I REFER to the various scenarios by the Institute of Policy Studies concerning the need to bring in different numbers of immigrants to counter the negative effects of an ageing population ('Population will shrink without immigrants'; Thursday).
The immigrants Singapore would give permanent resident status or citizenship to are likely to be highly educated professionals who are more focused on a career than starting a family, resulting in a low fertility rate.
This quick fix of bringing in immigrants may just lead to a problem rearing its ugly head decades down the road, as this group of active working adults will eventually join the ranks of the golden age group, thereby compounding the negative effects of an ageing population.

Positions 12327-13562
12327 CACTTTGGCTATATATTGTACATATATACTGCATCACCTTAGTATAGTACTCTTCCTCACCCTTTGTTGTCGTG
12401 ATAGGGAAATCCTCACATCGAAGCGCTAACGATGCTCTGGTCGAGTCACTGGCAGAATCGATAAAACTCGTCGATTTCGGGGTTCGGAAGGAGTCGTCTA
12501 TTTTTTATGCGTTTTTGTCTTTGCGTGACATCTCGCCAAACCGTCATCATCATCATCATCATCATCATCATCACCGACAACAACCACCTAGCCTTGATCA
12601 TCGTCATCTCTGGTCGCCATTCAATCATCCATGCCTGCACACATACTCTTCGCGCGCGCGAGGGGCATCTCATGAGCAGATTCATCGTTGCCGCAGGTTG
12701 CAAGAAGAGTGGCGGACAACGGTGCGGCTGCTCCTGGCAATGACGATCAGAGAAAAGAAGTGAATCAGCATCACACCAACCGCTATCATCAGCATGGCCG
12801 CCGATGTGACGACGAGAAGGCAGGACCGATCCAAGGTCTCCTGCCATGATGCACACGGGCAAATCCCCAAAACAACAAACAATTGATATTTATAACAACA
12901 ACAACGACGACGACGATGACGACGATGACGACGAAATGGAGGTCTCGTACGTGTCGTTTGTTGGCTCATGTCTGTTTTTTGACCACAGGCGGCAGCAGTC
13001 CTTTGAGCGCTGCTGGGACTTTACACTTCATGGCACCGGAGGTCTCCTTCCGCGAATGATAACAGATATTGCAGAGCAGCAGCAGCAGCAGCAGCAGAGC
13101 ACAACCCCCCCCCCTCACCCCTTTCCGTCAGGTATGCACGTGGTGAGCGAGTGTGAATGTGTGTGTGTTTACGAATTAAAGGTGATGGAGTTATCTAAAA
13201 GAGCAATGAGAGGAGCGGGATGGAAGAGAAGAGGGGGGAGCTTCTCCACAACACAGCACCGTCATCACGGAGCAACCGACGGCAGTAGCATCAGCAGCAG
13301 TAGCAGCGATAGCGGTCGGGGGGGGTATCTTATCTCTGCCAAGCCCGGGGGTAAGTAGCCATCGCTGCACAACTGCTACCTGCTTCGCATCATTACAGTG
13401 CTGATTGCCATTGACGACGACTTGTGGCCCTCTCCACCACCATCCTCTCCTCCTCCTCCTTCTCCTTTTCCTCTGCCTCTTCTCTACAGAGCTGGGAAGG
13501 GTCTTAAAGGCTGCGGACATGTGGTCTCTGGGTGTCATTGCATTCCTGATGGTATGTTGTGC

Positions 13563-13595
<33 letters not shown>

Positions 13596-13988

Singapore as a small island nation does not have the land and infrastructure to accommodate tens of thousands of new immigrants yearly and indefinitely.
Solving the ageing population issue is a complex one and using economic growth as a benchmark of success and prosperity may not be accurate enough.
We may have to think out of the box, using other indicators of happiness and tweaking policies to ensure that each citizen is able to take care of his own needs well, and possibly with some amount of state welfare.